Housework Never Ends
The standard line on the washing machine is that it saves labor. So does the iron, the dishwasher, and the vacuum cleaner. They're magical appliances. Some critics of the French economy and its 35-hour work week are fond of noting that the French don't actually
have more leisure time than Americans, because they can't afford as many fancy electric appliances, so they spend more time doing housework. On the other side of this is Betty Friedan, who wrote
in The Feminine Mystique
that those nifty appliances don't actually reduce the amount of work housewives have to do around the house because "housewifery expands to fill the time available."
Well, it's possible that Betty Friedan was right, in a way. Granted, the dishwasher and washing machine really do save time and energy. I have no intention of hand-washing my clothes and neither do you. It's quicker this way. But what's interesting is that in the past century, a variety of "labor-saving" appliances have been invented and adapted by millions of people across the United States, and yet, somewhat surprisingly, hours spent on work around the house might actually be higher
today than they were in 1900.
That's one rather striking conclusion in the middle of "A Century of Work and Leisure,"
by Valerie A. Ramey and Neville Francis. Although the data is sort of patchy, they estimate that the hours spent on housework by "non-employed women" stayed roughly constant between 1912 and the 1960s, and dipped only slightly after that. The simplest explanation here is that, back in the early 1900s, a lot of housework simply didn't get done, especially in poorer households. Women still worked around the house, but stuff remained dirty. In that case, appliances haven't saved time so much as simply allowed more cleaning to get done in a given amount of time.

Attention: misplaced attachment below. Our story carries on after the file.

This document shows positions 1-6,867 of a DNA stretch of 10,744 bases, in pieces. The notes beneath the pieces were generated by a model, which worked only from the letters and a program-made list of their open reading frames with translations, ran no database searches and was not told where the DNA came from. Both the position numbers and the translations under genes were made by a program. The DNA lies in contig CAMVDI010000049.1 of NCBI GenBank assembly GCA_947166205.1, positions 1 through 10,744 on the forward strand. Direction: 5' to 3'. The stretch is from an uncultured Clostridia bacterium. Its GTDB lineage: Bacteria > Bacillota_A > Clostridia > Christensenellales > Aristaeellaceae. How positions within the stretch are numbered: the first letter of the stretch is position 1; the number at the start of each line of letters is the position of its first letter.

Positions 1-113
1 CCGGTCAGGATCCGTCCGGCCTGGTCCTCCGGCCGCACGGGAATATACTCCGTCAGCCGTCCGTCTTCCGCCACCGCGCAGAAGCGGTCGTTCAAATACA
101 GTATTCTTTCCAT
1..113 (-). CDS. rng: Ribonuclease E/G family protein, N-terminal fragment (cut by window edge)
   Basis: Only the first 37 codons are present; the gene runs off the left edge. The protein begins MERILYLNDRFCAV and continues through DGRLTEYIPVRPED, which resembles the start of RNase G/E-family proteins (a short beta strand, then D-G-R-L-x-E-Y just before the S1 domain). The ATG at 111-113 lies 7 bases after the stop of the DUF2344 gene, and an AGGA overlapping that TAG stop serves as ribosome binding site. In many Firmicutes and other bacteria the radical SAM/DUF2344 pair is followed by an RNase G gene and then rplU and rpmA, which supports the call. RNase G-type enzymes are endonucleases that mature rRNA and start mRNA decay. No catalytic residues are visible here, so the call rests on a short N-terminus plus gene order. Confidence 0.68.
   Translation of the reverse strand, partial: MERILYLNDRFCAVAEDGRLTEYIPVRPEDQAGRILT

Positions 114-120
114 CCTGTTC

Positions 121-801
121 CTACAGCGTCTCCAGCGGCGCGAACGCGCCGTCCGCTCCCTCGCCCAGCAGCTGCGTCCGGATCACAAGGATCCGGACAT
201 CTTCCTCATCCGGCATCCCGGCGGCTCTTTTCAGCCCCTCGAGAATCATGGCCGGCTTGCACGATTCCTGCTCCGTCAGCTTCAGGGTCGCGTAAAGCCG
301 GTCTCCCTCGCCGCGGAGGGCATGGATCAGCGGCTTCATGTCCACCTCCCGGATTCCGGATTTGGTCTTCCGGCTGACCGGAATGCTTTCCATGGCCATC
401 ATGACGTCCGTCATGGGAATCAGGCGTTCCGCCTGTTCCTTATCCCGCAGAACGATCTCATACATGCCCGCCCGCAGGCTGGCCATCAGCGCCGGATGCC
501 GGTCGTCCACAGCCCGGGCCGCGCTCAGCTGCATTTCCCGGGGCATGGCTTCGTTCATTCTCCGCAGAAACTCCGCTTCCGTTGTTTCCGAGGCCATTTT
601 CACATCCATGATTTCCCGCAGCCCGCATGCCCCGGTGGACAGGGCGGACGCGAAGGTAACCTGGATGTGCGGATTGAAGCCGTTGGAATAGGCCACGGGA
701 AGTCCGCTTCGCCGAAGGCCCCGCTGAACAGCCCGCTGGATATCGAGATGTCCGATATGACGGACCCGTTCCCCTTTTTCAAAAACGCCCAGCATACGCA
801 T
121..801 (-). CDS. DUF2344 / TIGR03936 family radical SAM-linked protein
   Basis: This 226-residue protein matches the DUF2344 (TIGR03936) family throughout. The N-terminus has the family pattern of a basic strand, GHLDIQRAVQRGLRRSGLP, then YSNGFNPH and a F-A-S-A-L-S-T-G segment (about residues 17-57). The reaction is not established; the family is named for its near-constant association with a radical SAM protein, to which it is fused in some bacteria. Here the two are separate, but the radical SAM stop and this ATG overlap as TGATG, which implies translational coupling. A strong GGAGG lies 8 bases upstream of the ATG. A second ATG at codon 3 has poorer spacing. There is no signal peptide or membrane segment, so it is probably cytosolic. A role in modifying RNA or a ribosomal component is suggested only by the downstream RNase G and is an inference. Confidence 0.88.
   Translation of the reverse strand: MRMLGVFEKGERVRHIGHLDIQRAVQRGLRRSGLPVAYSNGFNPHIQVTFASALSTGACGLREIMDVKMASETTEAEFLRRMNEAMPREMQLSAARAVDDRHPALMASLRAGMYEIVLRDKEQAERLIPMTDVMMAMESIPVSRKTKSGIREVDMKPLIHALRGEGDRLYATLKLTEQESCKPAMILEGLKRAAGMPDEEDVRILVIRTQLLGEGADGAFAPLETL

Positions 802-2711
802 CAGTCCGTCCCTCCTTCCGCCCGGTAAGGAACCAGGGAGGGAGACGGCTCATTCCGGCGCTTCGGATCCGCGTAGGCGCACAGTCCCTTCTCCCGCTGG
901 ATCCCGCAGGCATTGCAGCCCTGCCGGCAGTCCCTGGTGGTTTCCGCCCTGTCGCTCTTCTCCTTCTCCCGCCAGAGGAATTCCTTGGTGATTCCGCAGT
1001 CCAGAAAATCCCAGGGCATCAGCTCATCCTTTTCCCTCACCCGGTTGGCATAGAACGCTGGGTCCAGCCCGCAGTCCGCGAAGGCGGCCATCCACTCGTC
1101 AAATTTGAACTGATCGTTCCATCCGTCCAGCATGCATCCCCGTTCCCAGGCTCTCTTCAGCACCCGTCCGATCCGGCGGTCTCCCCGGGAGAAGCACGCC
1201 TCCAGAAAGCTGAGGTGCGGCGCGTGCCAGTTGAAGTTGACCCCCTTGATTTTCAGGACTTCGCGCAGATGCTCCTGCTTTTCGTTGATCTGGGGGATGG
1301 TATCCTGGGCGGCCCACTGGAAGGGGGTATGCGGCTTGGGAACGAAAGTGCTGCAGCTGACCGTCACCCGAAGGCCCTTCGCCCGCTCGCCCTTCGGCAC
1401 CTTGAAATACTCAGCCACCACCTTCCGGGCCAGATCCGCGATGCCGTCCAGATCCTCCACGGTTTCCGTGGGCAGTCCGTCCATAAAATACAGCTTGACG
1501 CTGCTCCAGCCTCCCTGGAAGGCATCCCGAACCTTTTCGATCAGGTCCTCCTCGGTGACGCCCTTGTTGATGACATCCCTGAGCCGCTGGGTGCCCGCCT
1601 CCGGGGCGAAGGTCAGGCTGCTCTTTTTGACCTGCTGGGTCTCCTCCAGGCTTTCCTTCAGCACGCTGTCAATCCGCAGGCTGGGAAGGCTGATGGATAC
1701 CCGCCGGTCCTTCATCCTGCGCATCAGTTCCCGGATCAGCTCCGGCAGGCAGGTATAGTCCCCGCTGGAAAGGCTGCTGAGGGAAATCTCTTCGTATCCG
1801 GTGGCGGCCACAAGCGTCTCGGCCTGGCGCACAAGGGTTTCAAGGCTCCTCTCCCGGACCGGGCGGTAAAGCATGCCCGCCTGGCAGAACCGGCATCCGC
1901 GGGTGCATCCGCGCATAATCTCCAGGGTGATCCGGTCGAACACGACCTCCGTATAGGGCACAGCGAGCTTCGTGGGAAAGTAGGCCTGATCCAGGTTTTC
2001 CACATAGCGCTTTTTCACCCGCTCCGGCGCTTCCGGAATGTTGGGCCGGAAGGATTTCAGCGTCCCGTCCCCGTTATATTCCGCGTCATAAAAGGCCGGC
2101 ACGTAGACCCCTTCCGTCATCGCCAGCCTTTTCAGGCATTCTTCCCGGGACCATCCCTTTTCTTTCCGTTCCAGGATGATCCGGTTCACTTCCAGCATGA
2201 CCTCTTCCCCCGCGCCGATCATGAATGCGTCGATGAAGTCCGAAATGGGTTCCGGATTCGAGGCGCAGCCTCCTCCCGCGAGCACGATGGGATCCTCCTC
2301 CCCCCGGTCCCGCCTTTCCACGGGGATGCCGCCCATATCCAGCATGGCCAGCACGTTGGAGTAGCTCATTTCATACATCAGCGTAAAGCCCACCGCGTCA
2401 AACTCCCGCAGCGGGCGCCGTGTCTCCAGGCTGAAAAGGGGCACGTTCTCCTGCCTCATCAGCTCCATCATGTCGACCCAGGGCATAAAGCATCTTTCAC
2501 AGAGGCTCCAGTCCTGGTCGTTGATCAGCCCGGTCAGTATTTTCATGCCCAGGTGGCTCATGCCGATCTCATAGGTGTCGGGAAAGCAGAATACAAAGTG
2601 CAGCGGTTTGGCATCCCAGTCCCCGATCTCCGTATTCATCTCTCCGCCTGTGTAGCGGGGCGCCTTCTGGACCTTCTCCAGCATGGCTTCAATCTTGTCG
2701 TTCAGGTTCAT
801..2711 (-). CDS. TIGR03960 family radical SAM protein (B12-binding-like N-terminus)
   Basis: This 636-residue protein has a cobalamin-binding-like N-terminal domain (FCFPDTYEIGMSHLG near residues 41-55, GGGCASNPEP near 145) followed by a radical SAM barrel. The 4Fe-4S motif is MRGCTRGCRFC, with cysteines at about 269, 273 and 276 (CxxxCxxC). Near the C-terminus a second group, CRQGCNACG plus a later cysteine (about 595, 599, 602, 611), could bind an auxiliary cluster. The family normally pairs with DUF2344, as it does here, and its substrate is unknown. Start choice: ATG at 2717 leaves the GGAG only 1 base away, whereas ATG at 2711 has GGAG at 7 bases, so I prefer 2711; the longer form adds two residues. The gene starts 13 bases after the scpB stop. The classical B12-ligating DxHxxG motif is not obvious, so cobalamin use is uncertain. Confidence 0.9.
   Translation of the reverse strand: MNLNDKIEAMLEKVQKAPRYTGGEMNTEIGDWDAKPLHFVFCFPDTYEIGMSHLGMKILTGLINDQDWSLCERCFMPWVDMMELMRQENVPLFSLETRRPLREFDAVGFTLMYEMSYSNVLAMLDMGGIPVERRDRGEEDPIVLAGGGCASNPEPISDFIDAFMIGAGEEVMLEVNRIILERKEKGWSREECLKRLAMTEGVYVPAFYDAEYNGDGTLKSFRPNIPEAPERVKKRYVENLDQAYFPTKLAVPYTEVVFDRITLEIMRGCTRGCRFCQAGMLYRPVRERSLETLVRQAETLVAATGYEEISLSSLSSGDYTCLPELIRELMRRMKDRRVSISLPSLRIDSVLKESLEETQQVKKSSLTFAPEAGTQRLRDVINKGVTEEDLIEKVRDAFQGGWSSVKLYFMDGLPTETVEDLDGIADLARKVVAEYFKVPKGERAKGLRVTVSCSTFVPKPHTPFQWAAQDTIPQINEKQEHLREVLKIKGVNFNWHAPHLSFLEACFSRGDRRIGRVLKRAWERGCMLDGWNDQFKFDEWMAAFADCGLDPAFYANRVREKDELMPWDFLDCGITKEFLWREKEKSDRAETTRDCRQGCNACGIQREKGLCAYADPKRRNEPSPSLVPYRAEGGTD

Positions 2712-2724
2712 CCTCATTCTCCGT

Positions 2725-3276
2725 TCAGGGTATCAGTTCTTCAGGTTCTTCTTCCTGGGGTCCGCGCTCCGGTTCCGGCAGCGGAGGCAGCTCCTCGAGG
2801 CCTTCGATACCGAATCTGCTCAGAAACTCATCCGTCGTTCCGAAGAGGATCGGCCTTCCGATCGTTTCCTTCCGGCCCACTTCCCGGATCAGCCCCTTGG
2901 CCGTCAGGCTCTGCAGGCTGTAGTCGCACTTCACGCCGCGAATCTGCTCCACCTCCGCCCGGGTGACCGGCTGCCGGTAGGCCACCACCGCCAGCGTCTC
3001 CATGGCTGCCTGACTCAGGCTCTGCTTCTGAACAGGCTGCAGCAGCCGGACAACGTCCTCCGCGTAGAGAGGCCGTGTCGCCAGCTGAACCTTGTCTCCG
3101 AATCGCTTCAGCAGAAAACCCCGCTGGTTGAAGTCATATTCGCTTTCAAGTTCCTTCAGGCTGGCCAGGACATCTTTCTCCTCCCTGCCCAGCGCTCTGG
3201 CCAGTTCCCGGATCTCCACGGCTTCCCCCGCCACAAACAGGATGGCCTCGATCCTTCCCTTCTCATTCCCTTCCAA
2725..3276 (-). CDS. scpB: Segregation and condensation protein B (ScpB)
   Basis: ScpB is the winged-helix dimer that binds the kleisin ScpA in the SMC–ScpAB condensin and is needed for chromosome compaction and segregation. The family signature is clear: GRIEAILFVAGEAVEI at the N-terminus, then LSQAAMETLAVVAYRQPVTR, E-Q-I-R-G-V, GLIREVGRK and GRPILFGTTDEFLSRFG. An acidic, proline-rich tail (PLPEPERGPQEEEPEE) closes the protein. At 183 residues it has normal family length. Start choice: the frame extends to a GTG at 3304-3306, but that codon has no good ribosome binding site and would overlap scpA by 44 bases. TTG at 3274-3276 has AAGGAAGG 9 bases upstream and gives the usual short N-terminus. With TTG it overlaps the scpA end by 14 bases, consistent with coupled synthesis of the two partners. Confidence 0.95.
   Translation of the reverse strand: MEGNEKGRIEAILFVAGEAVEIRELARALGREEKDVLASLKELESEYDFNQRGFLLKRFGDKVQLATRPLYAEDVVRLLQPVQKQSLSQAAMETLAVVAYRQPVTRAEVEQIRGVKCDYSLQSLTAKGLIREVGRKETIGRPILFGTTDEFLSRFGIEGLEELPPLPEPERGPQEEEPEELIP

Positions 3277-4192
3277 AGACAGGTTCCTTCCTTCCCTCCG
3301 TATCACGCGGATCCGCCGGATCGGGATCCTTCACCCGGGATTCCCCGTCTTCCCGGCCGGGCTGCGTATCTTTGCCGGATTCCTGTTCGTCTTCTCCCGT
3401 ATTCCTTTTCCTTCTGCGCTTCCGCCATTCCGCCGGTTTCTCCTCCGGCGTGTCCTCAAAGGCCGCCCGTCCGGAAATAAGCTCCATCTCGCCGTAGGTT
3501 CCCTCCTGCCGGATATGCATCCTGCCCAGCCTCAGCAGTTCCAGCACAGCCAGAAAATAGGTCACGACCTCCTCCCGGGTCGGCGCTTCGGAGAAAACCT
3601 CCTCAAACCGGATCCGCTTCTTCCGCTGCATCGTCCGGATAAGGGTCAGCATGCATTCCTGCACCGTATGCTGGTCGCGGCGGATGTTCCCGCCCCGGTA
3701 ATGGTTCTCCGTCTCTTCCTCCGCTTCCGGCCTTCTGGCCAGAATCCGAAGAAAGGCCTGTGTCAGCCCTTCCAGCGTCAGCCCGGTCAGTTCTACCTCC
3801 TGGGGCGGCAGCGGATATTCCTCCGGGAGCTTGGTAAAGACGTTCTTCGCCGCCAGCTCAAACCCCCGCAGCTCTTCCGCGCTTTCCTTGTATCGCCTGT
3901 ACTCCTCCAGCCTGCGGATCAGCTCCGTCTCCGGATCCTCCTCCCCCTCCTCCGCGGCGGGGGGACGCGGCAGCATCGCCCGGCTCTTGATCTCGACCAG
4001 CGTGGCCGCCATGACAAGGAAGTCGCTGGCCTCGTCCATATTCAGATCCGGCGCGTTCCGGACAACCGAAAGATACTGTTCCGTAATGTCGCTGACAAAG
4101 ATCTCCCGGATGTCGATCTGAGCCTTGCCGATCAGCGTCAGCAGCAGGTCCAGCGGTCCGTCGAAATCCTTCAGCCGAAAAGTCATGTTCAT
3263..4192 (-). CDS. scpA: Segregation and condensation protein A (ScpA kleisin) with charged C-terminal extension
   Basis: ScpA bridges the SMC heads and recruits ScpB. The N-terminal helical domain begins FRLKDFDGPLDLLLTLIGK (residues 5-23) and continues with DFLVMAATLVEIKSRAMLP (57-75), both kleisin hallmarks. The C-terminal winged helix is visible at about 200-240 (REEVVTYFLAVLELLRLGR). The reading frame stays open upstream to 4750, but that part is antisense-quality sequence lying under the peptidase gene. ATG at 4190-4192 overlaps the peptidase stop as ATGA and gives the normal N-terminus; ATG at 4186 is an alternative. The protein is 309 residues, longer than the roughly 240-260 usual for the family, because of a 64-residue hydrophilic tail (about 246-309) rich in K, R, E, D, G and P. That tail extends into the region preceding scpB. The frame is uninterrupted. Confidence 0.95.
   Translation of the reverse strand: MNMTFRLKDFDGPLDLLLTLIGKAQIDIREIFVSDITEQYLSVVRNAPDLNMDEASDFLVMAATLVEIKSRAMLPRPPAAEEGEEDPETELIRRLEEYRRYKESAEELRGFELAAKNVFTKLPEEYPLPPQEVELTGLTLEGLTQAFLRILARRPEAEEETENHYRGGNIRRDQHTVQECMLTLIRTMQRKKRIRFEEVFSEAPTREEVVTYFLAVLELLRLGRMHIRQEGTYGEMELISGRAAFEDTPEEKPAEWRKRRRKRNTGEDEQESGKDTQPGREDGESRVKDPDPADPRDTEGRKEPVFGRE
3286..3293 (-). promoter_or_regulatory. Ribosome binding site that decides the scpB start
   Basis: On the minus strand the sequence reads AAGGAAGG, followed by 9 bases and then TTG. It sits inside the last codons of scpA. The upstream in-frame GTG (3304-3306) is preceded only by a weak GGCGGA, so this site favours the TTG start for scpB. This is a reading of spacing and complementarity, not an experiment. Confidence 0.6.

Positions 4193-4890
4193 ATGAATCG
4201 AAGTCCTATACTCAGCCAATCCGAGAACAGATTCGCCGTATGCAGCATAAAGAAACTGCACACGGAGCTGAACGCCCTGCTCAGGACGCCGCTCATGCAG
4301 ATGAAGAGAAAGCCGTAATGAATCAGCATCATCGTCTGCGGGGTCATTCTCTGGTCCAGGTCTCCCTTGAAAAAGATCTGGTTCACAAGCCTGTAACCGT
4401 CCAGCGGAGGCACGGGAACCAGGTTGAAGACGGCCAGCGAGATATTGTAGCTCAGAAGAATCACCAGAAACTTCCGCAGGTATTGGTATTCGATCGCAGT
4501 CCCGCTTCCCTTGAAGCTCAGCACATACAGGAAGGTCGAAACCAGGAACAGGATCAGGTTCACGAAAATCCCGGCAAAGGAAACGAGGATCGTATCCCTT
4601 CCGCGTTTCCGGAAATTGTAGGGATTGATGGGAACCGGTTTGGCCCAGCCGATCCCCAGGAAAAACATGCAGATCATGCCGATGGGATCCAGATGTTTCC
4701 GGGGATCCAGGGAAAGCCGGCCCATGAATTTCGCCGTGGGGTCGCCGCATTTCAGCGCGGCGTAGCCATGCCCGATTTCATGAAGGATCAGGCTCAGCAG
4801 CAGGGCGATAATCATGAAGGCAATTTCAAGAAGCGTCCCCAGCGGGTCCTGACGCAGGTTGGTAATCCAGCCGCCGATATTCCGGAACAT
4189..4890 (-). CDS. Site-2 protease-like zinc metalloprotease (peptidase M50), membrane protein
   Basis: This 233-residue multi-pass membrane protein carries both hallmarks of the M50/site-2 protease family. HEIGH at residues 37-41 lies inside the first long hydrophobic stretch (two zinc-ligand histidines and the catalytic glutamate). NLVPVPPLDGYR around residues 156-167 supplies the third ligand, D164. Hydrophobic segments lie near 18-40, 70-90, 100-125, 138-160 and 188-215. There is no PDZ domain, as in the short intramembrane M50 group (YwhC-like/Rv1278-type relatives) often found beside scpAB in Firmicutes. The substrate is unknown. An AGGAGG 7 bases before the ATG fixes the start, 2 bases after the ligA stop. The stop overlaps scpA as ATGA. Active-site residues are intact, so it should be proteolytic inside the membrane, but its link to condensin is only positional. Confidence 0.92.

Here's another way to look at it, though: studies asking housewives to keep time diaries found that women between 1912 and the 1960s who had electric appliances spent no less time on their housework than those without appliances. Many homes without washing machines and irons, for instance, simply hired laundresses or sent their laundry to commercial facilities, both of which were relatively cheap during this time, thanks to large-scale immigration.
Meanwhile, just as "labor-saving" appliances were becoming increasingly common, the public was becoming increasingly aware of the importance of cleanliness, so the demand
for housework rose dramatically. As Friedan noted, housewives with washing machines were suddenly expected to wash the sheets twice a week. The same goes for child care. Despite the fact that families in the early 20th century had more kids, parents—especially mothers—in the postwar period actually spent more
time with their kids, perhaps spurred, Ramey and Francis write, by "widely-publicized studies on the effects of parental interaction on children's development."
Meanwhile, "employed men" nowadays seem to do much more housework than they did in the early part of the century—an average of 16 hours a week versus virtually nothing in the 1920s. That's less than half of the roughly 45 hours a week spent by housewives, and less than the 25 hours a week spent by employed women. At any rate, if you add all these up, families as a whole spend about as much time doing housework today as they did in 1912. They presumably get better results for their work—clothes are cleaner, dishes are cleaner, the kids probably study harder—but they don't necessarily have more leisure.